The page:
Star Trek: Voyager: Alter Ego   Rewatch 
July 13, 2017 3:06 AM - Season 3, Episode 14 - Subscribe

Or: "Harry and Tuvok Get Catfished"

Memory Alpha is about finding the seeds of order even in the midst of profound chaos:

- This episode was originally to primarily feature the characters of Tom Paris and Harry Kim, before its focus was changed to Tuvok and Kim.

- Prior to this episode being written, Tuvok actor Tim Russ expressed concerns to writer Joe Menosky about the nature of Tuvok's attraction to Marayna. Russ told Menosky, "It has to be right on the line of not looking as though he is romantically attracted to this woman, but that he is interested in her intellectually. He wouldn't be involved with anybody at all. He sticks to his wife."

- Writer Joe Menosky considered this installment to be an opportunity to explore the way in which Vulcans suppress their emotions. "The actual mental details of it are not really that specified," Menosky related. "Instead of imagining that Vulcans sort of bludgeon emotion, there is something a little more sophisticated going on. They understand the patterns and see them in a profound intellectual sense, that in some way robs them of their power, before they even add the will to suppress. It's an opportunity to add a layer of texture to how Vulcans work."

- Tim Russ later listed this episode, midway through the fourth season, as one of five episodes that he characterized as "the defining moments for Tuvok".

- According to Robert Picardo (who directed the episode), Garrett Wang was suffering from flu while this episode was produced. Picardo noted, "I had to whip him into a frenzy of energy before every take, because he was so under the weather!" In certain scenes (particularly the Vulcan meditation scene in Kim's quarters before the Lu'au), Wang is quite clearly struggling to deliver his lines through his nasal congestion.

- Both Robert Picardo and Joe Menosky were highly satisfied with the performances that Garrett Wang and Tim Russ delivered for this episode. "Tim and Garrett did very good work in the show," Picardo remarked. Menosky likewise raved, "I loved the scenes between Tim and Garrett, and I think they were really, really funny. Part of it was Tim's delivery, this dry, almost straight-man delivery."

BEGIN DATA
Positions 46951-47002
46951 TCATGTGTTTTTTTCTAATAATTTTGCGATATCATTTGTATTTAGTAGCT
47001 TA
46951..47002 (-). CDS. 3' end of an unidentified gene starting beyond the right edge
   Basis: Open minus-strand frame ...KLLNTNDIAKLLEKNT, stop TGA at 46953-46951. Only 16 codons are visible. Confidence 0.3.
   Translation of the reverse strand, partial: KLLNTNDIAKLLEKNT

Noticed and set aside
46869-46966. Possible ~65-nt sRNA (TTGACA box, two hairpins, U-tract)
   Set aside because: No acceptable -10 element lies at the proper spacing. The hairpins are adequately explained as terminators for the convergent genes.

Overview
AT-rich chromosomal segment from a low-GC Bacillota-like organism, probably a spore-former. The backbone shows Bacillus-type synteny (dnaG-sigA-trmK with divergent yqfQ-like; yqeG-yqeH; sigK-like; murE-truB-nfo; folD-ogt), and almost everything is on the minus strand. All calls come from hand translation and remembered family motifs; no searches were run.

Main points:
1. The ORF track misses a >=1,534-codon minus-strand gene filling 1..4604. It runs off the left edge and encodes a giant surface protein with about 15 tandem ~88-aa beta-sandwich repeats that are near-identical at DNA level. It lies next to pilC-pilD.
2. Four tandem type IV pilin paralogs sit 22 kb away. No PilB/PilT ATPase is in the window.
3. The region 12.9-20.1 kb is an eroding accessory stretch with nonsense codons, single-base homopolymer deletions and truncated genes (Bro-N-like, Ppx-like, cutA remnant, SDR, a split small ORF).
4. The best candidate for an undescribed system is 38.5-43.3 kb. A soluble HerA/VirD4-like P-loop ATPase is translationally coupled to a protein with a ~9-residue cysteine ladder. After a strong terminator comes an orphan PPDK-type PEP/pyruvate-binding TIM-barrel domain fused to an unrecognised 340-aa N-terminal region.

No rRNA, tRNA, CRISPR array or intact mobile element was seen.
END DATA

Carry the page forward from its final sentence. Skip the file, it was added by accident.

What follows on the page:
- Robert Picardo discovered the episode's production to be challenging though rewarding. He later said, "I certainly enjoyed it [....] When you finally [direct for the first time] yourself, there's many sink-or-swim moments. I did as much homework as I could. I was well prepared. I stayed on schedule and on budget which are all important things to the front office, but it took me five-fold the time to plan something that it would have taken an experienced director. I had to put in a lot of extra hours of homework and coming in on the weekend, rolling with the punches as those rewrite pages came flooding in as I was shooting [....] At the end of the first day I said 'I never want to do this again.' By the middle of the third day, I was going, 'Well, maybe.' And by the fifth day I definitely wanted to do it again."

- Robert Picardo encountered a problem of another sort, however. "[Sandra Nelson] appeared in a bathing suit, and the set was too cold," Picardo recalled, "so we had to line the inside of her bathing suit. I don't know if you know this, but in television the networks [in this case, UPN] issue what we call 'nipple memos' [....] Too many nipples in 43 minutes of television and you get a memo. Anyway, we were afraid of getting a nipple memo so we closed down for 40 minutes waiting for the lining to be sewn in. That was the most interesting delay I had."

- Voyager's transporters are used while the shields are engaged. After Tuvok dematerializes, a plasma stream detonates near the ship and Chakotay reports "Shields are down to 47%;" Tuvok then rematerializes on the space station.


"You're in love with a computer sub-routine?"
"That's the problem."

- Tuvok and Harry Kim


"Are you two friends?"
"Yes."
"No."

- Marayna, with Harry Kim and Tuvok answering her simultaneously


"I have already taken the liberty of reserving a table, Lieutenant, with a view of the lakeside. You did express a fondness for that particular vista."
"I did?"
"Five days ago, in a conversation we had in Engineering regarding holodeck programs."
"I guess, maybe I did."

- Vorik and B'Elanna Torres


"Mr. Kim, I value our working relationship. I would not allow a holodeck character to disrupt that."

- Tuvok, to Kim


Poster's Log:
Here's another one that feels pretty TNG but manages to not be completely boring. As a Tuvok fan, I found his relationship with Harry, and the "will-they-won't-they" with Marayna, to be interesting enough. As for the attention to Vulcan emotional practices, while I was glad they found a way to go into that stuff, something about it felt just a bit fan fiction-y. Maybe it was all the shon-ha'lock and t'san s'at and mum'bo-jum'bo terminology that is purportedly central to Vulcan life but that we have never heard before. OTOH, they all concern areas of their culture that Vulcans have never exactly been forthcoming about previously in the franchise, so it's not like it's inexplicable. Really, one could even go so far as to say that Voyager being stranded has inspired Tuvok to be a little more of a proselyte than is usual, for the benefit of his crewmates of course. (In that respect, the original intent for the Tuvok character as spelled out in the "Voyager Bible" is reflected well here.)